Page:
and play, and he could not help once more recurring to his boyhood and
the day of his going to school, when, instead of running and shouting in
his father’s sunny garden, he had been made to sit still and silent in
a dull class-room. And now had the whole world reached such a boundary
line in existence beyond which there was to be no more freedom and
careless joy--where a ceaseless struggle for higher things must begin
and never end?

If the Gospel were indeed true, and if all it promised could ever find
fulfilment, it might perhaps be prudent to admit the sinfulness of man
and to give up the joys and glories of this world to win the eternal
treasure that it described. Many a good and wise man whom he had
known--nay the Emperor, the great and learned Theodosius himself--was
devoted heart and soul to the Christian faith, and Demetrius knew
from his own experience that his mother’s creed, in which he had been
initiated as a boy and from which his father, after holding him at the
font had perverted him at an early age, offered great consolations and
enduring help to those whose existence was one of care, poverty,
and suffering. But his laborers and servants? They were healthy and
contented. What power on earth could induce them--a race that clung
devotedly to custom--to desert the faith of their fathers, and the
time-honored traditions to which they owed all the comforts and
pleasures of life, or to seek in a strange creed the aid which they
already believed that they possessed.

He did not repent of his determination; but he nevertheless said to
himself that, when once he was gone, Mary would proceed only too soon
on the work of extermination and destruction; and every temple on the
estate, every statue, every whispering grotto, every shrine and stone
anointed by pious hands, doomed now to perish, rose before his fancy.

Demetrius was accustomed to rise at cock-crow and go to bed at an early
hour, and he was on the point of retiring even before the usual time,
when Marcus came to his room and begged him to give him yet an hour.

“You are angry with my mother,” said the younger man with a look of
melancholy entreaty, “but you know there is nothing that she would not
sacrifice for the faith. And you can smile so bitterly! But only put
yourself in my place. Loving my mother as I do, it is acutely painful
to me to see another person--to see you whom I love, too, for you are
my friend and brother--to see you, I say, turn your back on her so
completely. My heart is heavy enough to-day I can tell you.”

“Poor boy!” said the countryman. “Yes, I am truly your friend, and am
anxious to remain so; you are not to blame in this business--and for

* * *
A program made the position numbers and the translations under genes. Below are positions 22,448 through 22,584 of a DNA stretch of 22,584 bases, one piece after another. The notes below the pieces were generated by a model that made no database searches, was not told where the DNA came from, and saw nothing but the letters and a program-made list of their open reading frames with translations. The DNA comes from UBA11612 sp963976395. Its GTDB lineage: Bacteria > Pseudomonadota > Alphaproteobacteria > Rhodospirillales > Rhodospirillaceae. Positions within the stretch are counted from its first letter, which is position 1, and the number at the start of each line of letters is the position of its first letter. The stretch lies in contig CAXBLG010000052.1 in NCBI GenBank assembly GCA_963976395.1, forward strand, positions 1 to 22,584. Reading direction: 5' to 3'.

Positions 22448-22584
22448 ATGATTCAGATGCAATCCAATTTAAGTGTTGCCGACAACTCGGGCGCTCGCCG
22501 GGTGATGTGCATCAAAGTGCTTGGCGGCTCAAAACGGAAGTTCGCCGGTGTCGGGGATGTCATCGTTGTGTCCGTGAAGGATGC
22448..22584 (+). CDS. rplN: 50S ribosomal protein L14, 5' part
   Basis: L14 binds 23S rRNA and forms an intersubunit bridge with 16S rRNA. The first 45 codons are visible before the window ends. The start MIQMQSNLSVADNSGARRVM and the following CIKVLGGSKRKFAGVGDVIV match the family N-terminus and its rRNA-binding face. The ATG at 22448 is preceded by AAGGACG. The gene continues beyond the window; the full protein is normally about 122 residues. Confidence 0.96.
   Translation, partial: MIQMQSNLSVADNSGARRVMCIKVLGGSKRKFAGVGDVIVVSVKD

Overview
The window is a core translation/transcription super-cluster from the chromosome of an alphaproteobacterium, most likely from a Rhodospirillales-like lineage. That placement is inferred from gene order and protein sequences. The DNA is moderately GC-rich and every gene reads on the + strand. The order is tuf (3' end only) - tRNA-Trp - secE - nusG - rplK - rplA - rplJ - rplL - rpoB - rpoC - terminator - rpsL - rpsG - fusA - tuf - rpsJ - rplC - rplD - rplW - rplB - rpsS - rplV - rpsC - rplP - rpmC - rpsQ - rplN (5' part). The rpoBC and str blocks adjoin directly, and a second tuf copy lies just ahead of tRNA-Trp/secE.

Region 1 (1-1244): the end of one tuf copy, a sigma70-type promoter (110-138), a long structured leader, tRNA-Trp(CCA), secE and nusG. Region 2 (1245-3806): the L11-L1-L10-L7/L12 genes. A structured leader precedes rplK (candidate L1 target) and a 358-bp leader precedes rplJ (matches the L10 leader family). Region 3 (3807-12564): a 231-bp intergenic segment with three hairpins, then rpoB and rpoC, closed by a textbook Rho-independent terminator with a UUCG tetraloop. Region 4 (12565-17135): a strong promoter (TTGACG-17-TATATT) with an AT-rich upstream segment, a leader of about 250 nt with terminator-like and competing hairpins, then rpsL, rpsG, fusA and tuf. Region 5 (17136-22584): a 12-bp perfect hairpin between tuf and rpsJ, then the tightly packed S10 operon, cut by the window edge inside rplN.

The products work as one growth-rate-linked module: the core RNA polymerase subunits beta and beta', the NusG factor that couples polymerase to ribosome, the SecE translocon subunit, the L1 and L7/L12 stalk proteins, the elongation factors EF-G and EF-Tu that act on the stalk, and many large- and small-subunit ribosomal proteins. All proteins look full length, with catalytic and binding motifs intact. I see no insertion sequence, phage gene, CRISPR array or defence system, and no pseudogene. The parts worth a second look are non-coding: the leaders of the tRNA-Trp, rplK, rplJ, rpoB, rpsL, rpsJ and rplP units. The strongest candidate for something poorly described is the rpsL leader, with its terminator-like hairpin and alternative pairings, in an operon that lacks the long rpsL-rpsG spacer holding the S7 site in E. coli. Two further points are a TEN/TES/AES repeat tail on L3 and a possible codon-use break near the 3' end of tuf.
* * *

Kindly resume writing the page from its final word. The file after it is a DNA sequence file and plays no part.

that matter, I am anything but cheerful. You have chosen to say: Down
with the shrines! Perish all those who do not think as we do! Still,
look at the thing as you will, in some cases certainly violence must
ensue--nay, if no blood is shed it will be a wonder! You sum up the
matter in one common term: The heathen peasants on the estate. My view
of it is totally different; I know these farmers and their wives and
children, each one by name and by sight. There is not one but is ready
to bid me good day and shake my hand or kiss my dress. Many a one has
come to me in tears and left me happy.--By the great Zeus! no one ever
accused me of being soft-hearted, but I could wish this day that I were
harder; and my blood turns to gall as I ask--What is all this for--to
what possible end?”

“For the sake and honor of the faith, Demetrius; for the eternal
salvation of our people.”

“Indeed!” retorted Demetrius with a drawl, “I know better. If that and
that alone were intended you would build churches and chapels and send
us worthy priests--Eusebius and the like--and would try to win men’s
hearts to your Lord by the love you are always talking so much about.
That was my advice to your mother, only this morning. I believe the end
might be attained by those means, among us as elsewhere; ultimately it
will, no doubt, be gained--but not to-day nor to-morrow. A peasant, when
he had become accustomed to the church and grasped a trust in the new
God, would of his own accord give up the old gods and their sanctuaries;
I could count you off a dozen such instances. That I could have looked
on at calmly, for I want only men’s arms and legs and do not ask for
their souls; but to burn down the old house before you have collected
wood and stone to build a new one I call wicked.--It is cruelty and
madness, and when so shrewd a woman as your mother is bent on carrying
through such a measure, come what may, there is something more behind
it.”

“You think she wants to get rid of you--you, Demetrius!” interrupted
Marcus eagerly. “But you are mistaken, you are altogether wrong. What
you have done for the estate...”

“Oh! as for that!” cried the other, “what has my work to do with all
this? Ere the year is out everything that can remind us of the heathen
gods is to be swept away from the hamlets and fields of the pious Mary.
That is what is intended! Then they will hurry off to the Bishop with
the great news and to crown one marvel with another, the reversion
will be secured of a martyr’s nimbus. And this is what all this zeal is